white                        too close to call  40
pale blue                  Republican  under 5%  46
medium blue             Republican  5-9.9% margin   60
deep blue                 Republican over 10%
 55  

44% approval is roughly the break-even  point (50/50) for an incumbent's win.  I add 6% for approval between 40% and 46%, 5% at 46%, 4% between 47% and 50%, 3% for 51%, 2% for 53%, 1% for 54% and nothing above 55% or below 40% for an estimate of the vote.

Favorability is probably 1% below the vote.  This model applies only to incumbents, who have plenty of advantages unless they are shown to be failures.





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Xahar
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« Reply #4602 on: April 23, 2010, 12:54:23 am »

Tender Branson, I've told you not to post wide URLs.
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J. J.
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« Reply #4603 on: April 23, 2010, 10:08:33 am »


Rasmussen Obama (National)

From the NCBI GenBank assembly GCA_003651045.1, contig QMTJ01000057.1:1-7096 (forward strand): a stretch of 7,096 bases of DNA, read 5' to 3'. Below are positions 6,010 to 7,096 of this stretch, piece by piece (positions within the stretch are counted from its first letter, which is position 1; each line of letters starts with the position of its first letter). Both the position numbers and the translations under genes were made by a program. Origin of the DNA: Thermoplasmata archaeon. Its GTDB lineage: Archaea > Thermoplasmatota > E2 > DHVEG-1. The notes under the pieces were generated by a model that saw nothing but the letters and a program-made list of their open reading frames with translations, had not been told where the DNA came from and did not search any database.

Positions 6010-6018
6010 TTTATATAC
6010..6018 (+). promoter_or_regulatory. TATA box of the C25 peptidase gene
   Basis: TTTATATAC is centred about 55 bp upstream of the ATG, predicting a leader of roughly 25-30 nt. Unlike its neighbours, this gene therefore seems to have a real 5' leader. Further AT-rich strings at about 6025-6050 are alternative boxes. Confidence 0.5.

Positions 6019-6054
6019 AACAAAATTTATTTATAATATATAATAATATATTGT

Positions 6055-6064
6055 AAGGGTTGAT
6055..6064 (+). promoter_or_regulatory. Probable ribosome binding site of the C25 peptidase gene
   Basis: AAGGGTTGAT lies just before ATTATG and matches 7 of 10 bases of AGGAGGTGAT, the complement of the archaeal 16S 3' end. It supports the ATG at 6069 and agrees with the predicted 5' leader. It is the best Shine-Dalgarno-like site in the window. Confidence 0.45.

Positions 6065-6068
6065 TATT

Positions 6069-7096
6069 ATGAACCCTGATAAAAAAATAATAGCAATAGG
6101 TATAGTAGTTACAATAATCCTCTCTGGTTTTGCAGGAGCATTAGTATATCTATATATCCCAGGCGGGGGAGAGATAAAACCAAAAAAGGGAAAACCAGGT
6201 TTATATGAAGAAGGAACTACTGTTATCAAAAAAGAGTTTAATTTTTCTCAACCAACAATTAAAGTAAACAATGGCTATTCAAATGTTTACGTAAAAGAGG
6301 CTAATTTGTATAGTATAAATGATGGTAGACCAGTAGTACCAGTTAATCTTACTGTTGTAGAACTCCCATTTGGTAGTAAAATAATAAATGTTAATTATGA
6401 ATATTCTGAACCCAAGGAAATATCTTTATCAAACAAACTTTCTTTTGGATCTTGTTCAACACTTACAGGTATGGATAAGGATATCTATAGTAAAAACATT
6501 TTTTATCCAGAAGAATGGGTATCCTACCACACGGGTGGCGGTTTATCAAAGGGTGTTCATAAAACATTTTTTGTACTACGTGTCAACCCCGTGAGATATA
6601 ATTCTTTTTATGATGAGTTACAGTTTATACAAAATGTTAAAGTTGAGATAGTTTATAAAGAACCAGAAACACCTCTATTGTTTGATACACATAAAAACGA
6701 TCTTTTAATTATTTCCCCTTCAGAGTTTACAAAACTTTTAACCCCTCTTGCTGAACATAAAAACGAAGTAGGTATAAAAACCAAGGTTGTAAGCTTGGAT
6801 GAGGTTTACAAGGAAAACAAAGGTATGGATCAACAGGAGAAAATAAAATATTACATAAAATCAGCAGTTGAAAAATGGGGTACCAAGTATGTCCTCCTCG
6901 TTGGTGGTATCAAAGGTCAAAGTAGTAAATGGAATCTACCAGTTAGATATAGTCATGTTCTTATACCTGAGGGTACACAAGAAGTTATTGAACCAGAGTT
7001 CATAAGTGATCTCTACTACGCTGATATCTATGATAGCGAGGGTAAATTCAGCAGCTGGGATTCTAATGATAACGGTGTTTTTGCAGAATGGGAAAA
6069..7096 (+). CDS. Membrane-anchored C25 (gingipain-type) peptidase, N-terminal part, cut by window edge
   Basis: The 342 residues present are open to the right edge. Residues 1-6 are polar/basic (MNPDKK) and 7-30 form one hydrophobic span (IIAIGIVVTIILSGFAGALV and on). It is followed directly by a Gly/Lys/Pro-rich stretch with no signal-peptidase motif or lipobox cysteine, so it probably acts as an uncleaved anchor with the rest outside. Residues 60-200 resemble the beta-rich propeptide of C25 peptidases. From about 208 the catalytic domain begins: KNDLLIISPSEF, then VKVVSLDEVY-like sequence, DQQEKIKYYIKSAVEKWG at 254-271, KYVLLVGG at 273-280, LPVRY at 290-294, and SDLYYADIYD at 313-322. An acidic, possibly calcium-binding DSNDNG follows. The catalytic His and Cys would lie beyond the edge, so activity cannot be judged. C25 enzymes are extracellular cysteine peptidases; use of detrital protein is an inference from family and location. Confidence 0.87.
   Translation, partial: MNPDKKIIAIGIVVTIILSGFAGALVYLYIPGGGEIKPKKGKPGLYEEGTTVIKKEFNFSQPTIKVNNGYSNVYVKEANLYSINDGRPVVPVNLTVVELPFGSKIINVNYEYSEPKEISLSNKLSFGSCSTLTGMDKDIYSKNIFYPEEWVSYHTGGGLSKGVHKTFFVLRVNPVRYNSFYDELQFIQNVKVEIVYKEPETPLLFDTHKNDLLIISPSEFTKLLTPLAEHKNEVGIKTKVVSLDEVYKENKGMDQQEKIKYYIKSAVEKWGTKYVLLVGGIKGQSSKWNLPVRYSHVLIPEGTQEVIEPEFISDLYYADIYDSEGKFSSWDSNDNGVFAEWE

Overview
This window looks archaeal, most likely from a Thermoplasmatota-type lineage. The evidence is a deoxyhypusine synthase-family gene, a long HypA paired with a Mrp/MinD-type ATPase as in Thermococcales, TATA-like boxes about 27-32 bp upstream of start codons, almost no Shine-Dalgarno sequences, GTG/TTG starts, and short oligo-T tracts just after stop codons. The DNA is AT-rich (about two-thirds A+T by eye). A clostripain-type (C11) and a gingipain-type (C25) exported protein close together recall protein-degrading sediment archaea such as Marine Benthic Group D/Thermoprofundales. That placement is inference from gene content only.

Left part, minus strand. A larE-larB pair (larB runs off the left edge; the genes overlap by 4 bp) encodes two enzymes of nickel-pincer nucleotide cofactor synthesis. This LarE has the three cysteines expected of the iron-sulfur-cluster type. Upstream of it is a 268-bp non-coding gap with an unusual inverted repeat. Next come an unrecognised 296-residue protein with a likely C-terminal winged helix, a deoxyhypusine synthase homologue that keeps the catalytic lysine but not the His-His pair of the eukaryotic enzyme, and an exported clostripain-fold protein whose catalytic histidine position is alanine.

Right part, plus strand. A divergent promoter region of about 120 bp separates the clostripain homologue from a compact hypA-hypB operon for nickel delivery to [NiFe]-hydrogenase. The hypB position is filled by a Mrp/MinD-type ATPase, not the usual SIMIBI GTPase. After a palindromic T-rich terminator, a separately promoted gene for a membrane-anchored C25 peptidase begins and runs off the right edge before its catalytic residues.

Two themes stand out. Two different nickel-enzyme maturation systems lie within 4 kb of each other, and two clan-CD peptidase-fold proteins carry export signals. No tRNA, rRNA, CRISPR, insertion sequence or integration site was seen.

Approve 47% u

Disapprove 52% u


"Strongly Approve" is at 32%, +2.  "Strongly Disapprove" is at 40%, -1.

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Tender Branson
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« Reply #4604 on: April 23, 2010, 11:54:49 pm »

Tender Branson, I've told you not to post wide URLs.

Yeah sry man, I forget to create the URL links once in a while ... Tongue

But I`ll try to do it from now on ...
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Tender Branson
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« Reply #4605 on: April 24, 2010, 12:39:27 am »

North Carolina (Elon)Sad

47% Approve
48% Disapprove

The poll, conducted April 19-22, 2010, surveyed 607 North Carolina residents and has a margin of error of plus or minus 4.1 percentage points. Respondents were not limited by voter registration or likelihood of voting. The sample is of the population in general, with numbers that include both landlines and cellular phones.

http://www.elon.edu/docs/e-web/elonpoll/042310_PollData.pdf
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pbrower2a
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« Reply #4606 on: April 24, 2010, 12:59:43 am »

North Carolina. University/college poll. I stuck with the unflattering poll from St. Norbert's College (Wisconsin), so I would be inconsistent to reject this one:




Mixed approval and favorability (the latter, Arkansas, Michigan, and Ohio only):